Britons Threaten Protest Ahead Of Trump’s UK Visit This Summer

Despite the looming threats of protest, U.S. ambassador to Britain Woody Johnson insists that President Trump is “very thick-skinned” and can handle the tough crowds.

Split image of President Donald Trump (L) and London Mayor Sadiq Khan (R).

Apparently, President Donald Trump can expect the opposite of a warm welcome during his upcoming visit to London.

After news broke on Thursday that Trump plans to land in Britain on July 13, calls for mass protests from human rights groups, activists, and anti-Trump politicians started rolling in.

According to Vice News, approximately 40,000 people said on Facebook that they would attend a protest in London against Trump’s visit, while 100,000 others indicated they were interested.

Even London Mayor Sadiq Khan issued a warning to Trump that Britons would voice their “freedom of speech” upon his visit.

"If he comes to London, President Trump will experience an open and diverse city that has always chosen unity over division and hope over fear," Khan tweeted Thursday. "He will also no doubt see that Londoners hold their liberal values of freedom of speech very dear."

Kahn has a particularly tense relationship with Trump as he is the first Muslim mayor of any major Western capital city, and it’s no secret that Trump holds anti-Muslim views and spews Islamophobic rhetoric regularly.

Despite the looming threats of protest, the U.S. ambassador to Britain, Woody Johnson, insisted that Trump is “very thick-skinned” and can handle the tough crowds.

Britons have not been shy about their opposition to Trump. Last year, more than 1.8 million people signed a petition claiming that Trump should not be formally invited to a state visit because it would be an embarrassment to the Queen. Additionally, thousands participated in a march in London to protest Trump’s Muslim ban in February 2017.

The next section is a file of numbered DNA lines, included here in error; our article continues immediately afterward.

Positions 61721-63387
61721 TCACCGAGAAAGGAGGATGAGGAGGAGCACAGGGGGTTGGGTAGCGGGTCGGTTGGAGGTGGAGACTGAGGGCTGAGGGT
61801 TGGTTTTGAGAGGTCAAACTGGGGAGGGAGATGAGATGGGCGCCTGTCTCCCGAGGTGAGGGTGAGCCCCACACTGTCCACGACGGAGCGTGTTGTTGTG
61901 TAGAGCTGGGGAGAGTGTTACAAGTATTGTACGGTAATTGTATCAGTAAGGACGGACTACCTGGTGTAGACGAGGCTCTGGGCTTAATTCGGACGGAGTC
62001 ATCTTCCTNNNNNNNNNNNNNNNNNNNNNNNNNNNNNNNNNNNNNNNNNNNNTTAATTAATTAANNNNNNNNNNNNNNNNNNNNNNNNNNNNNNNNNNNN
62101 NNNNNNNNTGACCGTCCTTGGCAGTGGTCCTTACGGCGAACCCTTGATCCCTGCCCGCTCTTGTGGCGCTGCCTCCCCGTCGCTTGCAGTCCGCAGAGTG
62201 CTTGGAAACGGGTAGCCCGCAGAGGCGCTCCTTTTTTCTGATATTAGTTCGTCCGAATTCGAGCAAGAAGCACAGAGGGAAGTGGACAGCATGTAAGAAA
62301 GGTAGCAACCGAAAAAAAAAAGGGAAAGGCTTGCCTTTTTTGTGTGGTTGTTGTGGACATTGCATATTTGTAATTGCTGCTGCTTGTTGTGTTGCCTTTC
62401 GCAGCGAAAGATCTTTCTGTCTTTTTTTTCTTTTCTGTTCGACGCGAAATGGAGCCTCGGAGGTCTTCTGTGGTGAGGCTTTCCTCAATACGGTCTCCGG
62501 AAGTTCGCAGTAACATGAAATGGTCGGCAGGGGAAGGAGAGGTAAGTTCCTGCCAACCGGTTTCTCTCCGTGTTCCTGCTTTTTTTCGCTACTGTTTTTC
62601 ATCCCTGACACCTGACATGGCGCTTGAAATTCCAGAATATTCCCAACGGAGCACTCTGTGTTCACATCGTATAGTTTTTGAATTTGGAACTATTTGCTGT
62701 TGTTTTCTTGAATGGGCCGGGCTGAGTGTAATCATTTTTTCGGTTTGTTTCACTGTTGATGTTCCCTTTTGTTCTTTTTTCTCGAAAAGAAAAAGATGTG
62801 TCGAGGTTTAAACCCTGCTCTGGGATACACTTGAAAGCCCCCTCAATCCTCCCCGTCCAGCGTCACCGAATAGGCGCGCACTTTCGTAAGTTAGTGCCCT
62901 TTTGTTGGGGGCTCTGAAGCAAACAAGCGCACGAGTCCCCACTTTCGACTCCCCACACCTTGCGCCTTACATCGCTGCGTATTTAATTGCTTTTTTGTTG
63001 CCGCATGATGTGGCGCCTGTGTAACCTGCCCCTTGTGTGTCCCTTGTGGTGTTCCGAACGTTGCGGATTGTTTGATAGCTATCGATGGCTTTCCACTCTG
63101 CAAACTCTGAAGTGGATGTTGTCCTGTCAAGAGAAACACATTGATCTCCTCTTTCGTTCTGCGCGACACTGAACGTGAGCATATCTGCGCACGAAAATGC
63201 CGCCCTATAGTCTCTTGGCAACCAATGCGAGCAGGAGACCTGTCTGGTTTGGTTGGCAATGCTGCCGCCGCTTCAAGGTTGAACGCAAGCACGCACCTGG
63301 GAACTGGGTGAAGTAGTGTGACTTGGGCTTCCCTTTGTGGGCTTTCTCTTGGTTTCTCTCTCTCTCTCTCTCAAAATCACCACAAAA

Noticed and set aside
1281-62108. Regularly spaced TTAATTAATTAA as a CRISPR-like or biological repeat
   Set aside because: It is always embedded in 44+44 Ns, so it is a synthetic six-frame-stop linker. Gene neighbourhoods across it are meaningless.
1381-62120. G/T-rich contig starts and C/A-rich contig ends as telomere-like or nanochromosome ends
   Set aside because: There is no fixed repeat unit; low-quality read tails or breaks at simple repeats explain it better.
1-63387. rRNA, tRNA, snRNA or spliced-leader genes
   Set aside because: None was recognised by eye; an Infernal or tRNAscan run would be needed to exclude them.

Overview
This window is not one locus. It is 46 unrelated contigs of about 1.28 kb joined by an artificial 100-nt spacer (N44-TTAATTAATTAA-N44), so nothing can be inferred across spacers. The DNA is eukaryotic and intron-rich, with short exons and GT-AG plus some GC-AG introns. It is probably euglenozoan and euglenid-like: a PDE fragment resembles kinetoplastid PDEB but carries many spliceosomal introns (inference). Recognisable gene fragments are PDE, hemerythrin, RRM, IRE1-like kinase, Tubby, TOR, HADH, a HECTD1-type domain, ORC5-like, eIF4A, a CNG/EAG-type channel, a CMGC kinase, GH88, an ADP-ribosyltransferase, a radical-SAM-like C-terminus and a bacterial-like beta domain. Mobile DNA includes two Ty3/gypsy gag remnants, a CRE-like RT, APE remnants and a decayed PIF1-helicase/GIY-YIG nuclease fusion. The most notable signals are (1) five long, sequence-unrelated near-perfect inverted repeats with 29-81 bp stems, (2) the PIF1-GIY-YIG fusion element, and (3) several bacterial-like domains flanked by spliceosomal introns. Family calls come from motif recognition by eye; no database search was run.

In January of this year, Trump was scheduled to visit London to open the new U.S. embassy, but he canceled the trip, claiming he felt former President Barack Obama’s administration made a bad real estate deal in choosing the new location.

But many people believed that excuse was bogus and speculated that Trump was really skipping the grand opening to avoid protests.

The July trip will purportedly be a level below an official state visit, however, Trump is still set to meet with the Queen and British Prime Minister Theresa May while he’s there.

Even his British supporters are urging him to stay away from London though, suggesting that he should head to Scotland instead since that is where his mother was born and where he owns a golf course.

Alas, the Scottish likely wouldn’t want him there any more than Londoners, considering more than 30,000 people in the country said they oppose his proposal to build another golf course there.

“A visit to London by the president is likely to draw major protests, crime and disorder, and we do not wish to see Britain or President Trump embarrassed by this,” said Ben Harris-Quinney, chairman of the conservative Bow Group think tank.

He added: “It is important that the people of the United States and its government know there are many in Britain who strongly support the president and the special relationship, and wish for President Trump to be afforded the warmest of welcomes. Sadly, that will not be the case in London.”

It is yet to be seen if Trump will truly face major crowds of protesters in July, but it would certainly be gratifying for most of us in America to see our allies come out en masse in solidarity with the people and take a stand against the hate, bigotry, and misogyny that Trump represents.  

 Banner/Thumbnail Credits: REUTERS/Kevin Lamarque

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